Certified flight instructors due for a refresher now have the option to attend a live seminar online. The FAA has given its OK for AVseminars to offer its flight instructor refresher clinic (FIRC) to CFIs who participate remotely in a real-time live discussion, using a computer, microphone and webcam. The $69 course for the FAA-required 16 hours of training provides a new option for CFIs who want to save time and money compared to traveling to a live weekend clinic. With up to 24 instructors participating, the format also offers a more interactive and lively format than online self-study options, AVseminars CEO Bruce Micek told AVweb. "This is the first live online FIRC webinar to be approved by the FAA," he added. The webinar will take place the weekend of April 10 and 11, online registration is open now.

FAA flight instructor certificates are only good for 24 months. There are several ways to renew the certificate, such as signing off students, adding another rating, or attending an FAA-approved refresher clinic. CFIs can also complete a self-guided online course such as those offered by AOPA, Gleim, and others. Click here for the complete FAA regulation regarding CFI renewals.

 
Download the Air Safety Foundation's Safety Advisor 'Airspace for 
Everyone'
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News Briefs back to top 
 

Awards Honor ATC Saves

Air traffic controllers who helped out when pilots faced dangerous situations were honored this week at the annual Archie League Medal of Safety Awards. The National Air Traffic Controllers Association selects the award winners from nominees around the country. Among the winners: a team of South Florida air traffic controllers who helped a non-pilot land a King Air after the pilot died; a Kansas City controller who helped a Frontier Airlines crew return to the airport safely after a bird strike; and a Southern California controller who warned a SkyWest crew arriving into LAX about a non-squawking Navion that had strayed into the airspace. Click here for the complete story (PDF) of all nine winning events. The live ATC tapes from each event also are posted online, and they make interesting listening.

"The ability to think quickly and remain calm under pressure while maintaining situational awareness are all unique qualities that air traffic controllers and flight service station employees possess," NATCA President Paul Rinaldi said at the awards ceremony on Monday evening. "They all have a willingness to jump right in to resolve complex situations, offer a reassuring voice to those on the frequency and coordinate their efforts with other controllers." AOPA Air Safety Foundation President Bruce Landsberg presented 10 Flight Assist commendations to controllers from around the country who helped general aviation pilots in distress. "Even when the pilot is the only person physically in the aircraft, he or she is not alone," said Landsberg. "Air traffic controllers are incredible resources. All a pilot has to do is ask."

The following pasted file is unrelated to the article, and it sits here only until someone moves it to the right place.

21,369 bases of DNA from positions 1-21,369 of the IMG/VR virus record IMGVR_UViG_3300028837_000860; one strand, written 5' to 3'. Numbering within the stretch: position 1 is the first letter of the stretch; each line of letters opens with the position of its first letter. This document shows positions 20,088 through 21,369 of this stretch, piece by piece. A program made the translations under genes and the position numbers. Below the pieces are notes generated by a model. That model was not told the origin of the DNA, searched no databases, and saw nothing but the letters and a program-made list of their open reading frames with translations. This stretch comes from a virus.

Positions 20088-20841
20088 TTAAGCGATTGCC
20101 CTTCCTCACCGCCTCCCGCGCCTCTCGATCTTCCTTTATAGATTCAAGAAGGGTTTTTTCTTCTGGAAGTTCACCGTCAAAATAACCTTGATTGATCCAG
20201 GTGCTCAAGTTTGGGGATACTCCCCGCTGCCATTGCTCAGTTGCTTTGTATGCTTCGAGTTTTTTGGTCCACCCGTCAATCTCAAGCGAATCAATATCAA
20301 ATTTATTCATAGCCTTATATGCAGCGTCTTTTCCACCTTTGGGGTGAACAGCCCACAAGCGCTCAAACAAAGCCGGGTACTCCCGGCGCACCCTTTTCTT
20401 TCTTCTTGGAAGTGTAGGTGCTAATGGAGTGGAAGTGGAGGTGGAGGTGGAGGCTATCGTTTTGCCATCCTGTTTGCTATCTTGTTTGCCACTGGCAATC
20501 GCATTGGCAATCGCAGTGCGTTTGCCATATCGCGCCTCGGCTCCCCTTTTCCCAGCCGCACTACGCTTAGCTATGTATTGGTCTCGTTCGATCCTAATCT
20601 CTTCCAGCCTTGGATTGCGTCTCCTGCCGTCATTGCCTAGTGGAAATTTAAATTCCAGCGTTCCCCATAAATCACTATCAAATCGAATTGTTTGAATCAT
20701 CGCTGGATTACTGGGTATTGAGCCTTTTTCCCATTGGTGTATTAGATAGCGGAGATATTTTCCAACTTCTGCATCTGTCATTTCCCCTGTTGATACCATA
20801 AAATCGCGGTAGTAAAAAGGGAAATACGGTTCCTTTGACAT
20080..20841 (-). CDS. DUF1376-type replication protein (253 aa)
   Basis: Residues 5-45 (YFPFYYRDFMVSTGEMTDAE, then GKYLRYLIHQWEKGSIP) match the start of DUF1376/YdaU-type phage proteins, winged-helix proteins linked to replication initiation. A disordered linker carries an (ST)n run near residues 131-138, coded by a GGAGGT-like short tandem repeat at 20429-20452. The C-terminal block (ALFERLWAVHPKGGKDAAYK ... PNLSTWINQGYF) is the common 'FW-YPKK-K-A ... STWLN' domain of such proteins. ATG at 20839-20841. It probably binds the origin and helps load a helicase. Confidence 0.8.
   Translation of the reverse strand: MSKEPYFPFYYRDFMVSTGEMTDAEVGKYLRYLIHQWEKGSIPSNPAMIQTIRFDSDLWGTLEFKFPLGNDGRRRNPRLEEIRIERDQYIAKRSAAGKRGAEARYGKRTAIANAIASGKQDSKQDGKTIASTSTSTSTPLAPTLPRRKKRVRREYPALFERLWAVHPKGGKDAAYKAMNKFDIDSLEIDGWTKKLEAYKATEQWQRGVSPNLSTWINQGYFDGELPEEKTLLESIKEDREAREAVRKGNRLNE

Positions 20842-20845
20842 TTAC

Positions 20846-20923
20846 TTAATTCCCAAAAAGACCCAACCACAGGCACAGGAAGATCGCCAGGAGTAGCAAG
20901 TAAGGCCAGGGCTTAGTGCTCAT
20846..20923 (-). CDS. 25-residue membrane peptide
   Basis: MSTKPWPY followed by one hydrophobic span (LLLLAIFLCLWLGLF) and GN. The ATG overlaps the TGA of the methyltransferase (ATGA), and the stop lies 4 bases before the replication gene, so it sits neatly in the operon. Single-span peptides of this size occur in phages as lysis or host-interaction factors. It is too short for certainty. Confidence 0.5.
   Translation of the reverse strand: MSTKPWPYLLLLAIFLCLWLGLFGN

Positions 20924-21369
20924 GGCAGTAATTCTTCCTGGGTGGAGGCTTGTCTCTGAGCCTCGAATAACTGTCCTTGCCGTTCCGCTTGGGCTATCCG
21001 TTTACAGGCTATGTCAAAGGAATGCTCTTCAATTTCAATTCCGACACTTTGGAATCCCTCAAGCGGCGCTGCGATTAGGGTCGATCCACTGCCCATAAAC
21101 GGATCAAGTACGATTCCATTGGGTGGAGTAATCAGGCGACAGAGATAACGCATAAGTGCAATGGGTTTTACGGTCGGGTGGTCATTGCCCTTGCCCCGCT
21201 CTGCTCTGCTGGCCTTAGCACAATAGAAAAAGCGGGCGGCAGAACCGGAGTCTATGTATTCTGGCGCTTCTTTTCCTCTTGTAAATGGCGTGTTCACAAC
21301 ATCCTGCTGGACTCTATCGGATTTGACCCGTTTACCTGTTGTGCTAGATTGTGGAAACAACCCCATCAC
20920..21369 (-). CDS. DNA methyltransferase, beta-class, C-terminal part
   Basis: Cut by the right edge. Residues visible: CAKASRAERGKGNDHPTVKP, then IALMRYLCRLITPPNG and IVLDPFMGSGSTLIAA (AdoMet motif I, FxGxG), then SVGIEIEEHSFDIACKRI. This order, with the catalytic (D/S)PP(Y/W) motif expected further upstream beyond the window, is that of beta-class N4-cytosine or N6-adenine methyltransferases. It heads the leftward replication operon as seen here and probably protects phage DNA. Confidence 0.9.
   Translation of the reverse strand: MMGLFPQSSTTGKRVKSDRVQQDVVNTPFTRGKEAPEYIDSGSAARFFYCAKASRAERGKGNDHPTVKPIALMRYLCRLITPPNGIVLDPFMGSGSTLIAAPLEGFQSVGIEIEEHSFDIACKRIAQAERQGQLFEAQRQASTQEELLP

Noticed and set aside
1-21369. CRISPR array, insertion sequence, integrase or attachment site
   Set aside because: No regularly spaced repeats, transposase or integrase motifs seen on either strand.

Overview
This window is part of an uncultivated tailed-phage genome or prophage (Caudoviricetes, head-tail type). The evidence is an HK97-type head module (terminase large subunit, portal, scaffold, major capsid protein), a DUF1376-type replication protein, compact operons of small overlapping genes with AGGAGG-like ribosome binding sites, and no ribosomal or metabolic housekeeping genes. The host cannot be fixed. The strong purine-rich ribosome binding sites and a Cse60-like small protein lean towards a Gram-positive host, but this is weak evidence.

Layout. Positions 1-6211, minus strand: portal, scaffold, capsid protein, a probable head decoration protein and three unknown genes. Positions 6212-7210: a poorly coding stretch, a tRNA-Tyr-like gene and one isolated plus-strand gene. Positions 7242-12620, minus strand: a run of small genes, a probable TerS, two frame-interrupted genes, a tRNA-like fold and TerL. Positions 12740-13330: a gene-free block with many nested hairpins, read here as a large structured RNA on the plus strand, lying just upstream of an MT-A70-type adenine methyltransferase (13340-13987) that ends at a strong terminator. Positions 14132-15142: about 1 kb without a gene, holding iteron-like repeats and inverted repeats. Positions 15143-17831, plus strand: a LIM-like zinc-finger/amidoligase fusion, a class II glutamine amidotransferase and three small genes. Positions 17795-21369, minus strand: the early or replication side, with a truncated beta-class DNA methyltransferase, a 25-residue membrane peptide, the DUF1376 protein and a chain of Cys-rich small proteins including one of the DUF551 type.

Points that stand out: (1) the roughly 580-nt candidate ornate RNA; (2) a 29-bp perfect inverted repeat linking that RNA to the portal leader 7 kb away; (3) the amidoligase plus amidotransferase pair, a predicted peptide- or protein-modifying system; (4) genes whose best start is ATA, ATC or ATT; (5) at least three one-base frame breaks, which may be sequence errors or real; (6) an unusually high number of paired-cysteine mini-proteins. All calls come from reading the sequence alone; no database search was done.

Red Arrows Grounded Following Midair

Both pilots survived, one with injuries, when two Royal Air Force Red Arrows BAE Hawk jets collided while flying a crossing maneuver during practice at Heraklion in Crete, Tuesday. One aircraft crashed after the contact but its pilot, Flight Lieutenant Mike Ling, ejected at about 1000 feet, suffering cuts and a dislocated shoulder. The second aircraft landed safely, missing a portion of its vertical fin and with damage to its right stabilator from contact with the other jet. The surviving aircraft and seven other Red Arrows aircraft have been grounded at Greece's Kastelli air force base, pending investigation. It's been some 30 years since Red Arrows aircraft have crashed due to in-flight contact, according to Guardian UK. An incident in 1971 killed two Red Arrows pilots.

The Red Arrows have flown more than 4,000 displays in more than 50 countries since the team was formed in 1965. The current team has already been training for four months for the coming 2010 airshow season. The group had only been in Greece for a few days and was not scheduled to return to the UK until May 25. The team this year includes its first female pilot. The Red Arrows' first 2010 flight display is scheduled for May 23 at Paphos, Cyprus, pending results of the crash investigation.

 
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What You Missed in AVwebBiz This Week back to top 
 

Senate Passes FAA Funding Bill

The Senate on Monday passed a bill to provide funding for the FAA and modernize the air traffic control system by 2020. The $34.5 billion three-year budget is expected to jump-start the agency's long slow transition to NextGen. The bill also features changes to FAA rules prompted mainly by last year's Colgan Air crash. Relatives of those who died lobbied hard for several safety measures that have made it into the final version of the Senate bill: first officers on commercial passenger flights must have at least 800 hours total time; the FAA must establish new safety standards for flight-crew training; an Aviation Safety Whistleblower Investigation Office will be established within the FAA; and pilots are banned from using electronic devices in the cockpit. Taxes on jet fuel for general aviation would rise from 22 cents per gallon to 36 cents. The bill is far from final, however -- it now goes to a conference committee where the House and Senate versions of the legislation will be merged, then both houses will have to vote on the final bill again before it goes to the White House for approval. GA advocacy groups were jubilant about the bill's passage, especially the lack of new user fees.